Ocean Health Gets 'D' Grade in New Global Index
The health of Earth's oceans is still ailing although slightly improved, says the latest edition of the Ocean Health Index, issued this week. It gave the planet's waters a score of "D," saying it could be worse and that conservation and protection measures are having a positive effect. The goal of the study, say its authors, is "to encourage decisions that create a healthier ocean and to track progress toward that goal."
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"Oceans nourish us, provide livelihoods and sustain life on earth, but we no longer can take ocean benefits for granted," they say. "The Ocean Health Index provides a useful framework and instrument to help us manage our oceans more thoughtfully and sustainably."
The index, which updates the ones issued in 2012 and 2013, calculates an annual global score for ocean health in 221 coastal regions and 15 sectors of the high seas, based on dozens of the best scientific sources available. It monitors pollution, overfishing and the impacts of climate change, among other things. It assigns individual scores to each regions, with scores for factors such as biodiversity, carbon storage, coastal protection, clean waters, natural products and coastal livelihoods & economies. It even assesses tourism and recreation and "sense of place."
The Index assigned the oceans an overall score of 67, with the waters off Canada's Prince Edward Island and Australia's Heart and McDonald Island the top scorers at 93, with the largely uninhabited wildlife preserves of Howland Island and Baker Island in the equatorial Pacific scoring 92. On the low end were countries like Somalia, Eritrea, Guinea Bisseau, Pakistan, Grenada and Angola, which scored 48-49. Both the High Seas,which it included for the first time this year, and the coastal territories were assigned the score of 67 while Antarcctica, also graded for the first time, got 72.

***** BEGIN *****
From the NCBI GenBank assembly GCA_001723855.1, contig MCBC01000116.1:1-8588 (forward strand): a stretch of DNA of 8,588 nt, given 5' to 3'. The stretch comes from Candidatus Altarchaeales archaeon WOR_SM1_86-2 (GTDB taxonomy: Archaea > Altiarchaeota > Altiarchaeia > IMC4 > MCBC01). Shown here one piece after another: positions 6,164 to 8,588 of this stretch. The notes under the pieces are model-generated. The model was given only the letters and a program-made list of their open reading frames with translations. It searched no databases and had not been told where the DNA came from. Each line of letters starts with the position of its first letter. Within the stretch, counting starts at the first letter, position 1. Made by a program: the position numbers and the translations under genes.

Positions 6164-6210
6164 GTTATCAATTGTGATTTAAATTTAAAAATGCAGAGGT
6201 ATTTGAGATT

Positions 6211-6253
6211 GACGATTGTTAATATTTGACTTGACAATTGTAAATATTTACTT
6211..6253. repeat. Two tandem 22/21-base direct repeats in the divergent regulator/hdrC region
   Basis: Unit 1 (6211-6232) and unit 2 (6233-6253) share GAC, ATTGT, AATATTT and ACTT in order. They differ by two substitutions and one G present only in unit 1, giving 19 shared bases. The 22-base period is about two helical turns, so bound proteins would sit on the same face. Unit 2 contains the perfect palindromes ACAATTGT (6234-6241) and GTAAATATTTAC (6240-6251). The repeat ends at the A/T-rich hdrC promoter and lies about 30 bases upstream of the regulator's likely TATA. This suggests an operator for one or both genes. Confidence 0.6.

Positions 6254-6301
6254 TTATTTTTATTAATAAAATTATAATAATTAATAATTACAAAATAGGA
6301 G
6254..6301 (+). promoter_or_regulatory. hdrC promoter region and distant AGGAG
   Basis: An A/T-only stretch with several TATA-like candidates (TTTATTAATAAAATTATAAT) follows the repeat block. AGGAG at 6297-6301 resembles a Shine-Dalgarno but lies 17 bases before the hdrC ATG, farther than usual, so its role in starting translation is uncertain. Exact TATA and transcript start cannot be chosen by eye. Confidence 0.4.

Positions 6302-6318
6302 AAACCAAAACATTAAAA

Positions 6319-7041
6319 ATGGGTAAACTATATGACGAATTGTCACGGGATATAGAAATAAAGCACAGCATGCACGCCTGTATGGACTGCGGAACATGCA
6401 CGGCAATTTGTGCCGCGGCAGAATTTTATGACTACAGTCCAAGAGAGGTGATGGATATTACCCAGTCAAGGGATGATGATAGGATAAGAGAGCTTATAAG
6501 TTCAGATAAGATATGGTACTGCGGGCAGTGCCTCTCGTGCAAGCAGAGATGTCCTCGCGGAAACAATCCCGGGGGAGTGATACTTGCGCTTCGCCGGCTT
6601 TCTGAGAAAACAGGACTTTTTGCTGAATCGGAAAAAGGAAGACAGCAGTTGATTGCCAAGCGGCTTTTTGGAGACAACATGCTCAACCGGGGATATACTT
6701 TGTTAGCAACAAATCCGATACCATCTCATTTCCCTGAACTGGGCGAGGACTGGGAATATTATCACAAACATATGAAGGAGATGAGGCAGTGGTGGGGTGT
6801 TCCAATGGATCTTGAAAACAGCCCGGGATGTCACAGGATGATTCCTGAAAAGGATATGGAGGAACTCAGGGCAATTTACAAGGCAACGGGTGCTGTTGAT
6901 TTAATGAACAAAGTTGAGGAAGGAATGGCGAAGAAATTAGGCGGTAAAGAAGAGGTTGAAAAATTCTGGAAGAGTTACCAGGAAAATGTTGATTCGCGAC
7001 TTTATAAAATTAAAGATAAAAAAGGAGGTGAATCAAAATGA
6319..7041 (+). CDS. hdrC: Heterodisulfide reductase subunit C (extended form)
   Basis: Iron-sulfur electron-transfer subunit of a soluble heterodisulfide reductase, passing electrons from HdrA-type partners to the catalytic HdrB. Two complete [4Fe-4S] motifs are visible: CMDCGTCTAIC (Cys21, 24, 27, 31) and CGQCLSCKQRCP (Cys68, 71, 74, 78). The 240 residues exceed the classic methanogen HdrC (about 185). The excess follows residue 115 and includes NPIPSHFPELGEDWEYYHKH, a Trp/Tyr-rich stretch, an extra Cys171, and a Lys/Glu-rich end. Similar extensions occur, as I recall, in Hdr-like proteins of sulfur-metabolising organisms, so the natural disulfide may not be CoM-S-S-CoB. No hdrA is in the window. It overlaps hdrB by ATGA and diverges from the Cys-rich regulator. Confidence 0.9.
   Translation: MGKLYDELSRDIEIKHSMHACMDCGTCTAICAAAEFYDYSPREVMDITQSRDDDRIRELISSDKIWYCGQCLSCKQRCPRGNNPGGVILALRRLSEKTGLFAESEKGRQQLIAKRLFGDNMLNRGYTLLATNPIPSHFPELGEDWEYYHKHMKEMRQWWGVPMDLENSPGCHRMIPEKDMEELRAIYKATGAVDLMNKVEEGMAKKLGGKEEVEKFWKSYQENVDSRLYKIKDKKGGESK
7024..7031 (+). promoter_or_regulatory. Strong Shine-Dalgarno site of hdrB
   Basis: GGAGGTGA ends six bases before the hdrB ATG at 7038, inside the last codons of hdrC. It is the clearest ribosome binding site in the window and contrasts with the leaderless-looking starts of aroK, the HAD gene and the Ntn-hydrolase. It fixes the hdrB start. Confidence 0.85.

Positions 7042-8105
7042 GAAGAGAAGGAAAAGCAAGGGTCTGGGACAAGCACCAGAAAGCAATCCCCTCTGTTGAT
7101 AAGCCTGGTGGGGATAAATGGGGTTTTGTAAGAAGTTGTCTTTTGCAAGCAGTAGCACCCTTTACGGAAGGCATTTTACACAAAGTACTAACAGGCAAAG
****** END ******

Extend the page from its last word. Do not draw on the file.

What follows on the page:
"Certainly the score of 67 needs to be much higher if the ocean is sustainably to help meet the needs of our rising human population," said the study. "Although there is much room for improvement, some people might have expected an even lower score given all the news reports about ocean acidification, oil spills, plastic trash, dead zones, overfishing and others—serious impacts that will become worse if their causes are not reduced or eliminated."
The index authors noted that scores were slightly higher overall from the previous two years, improving in areas like biodiversity, coastal protection, and sense of place, and they projected slightly higher scores in upcoming years.
"Humans and our activities are part of the ocean, and the human-ocean system is healthier if it delivers the most benefits for us that it can without jeopardizing the future health or function of the web of life that the ocean contains," they conclude.
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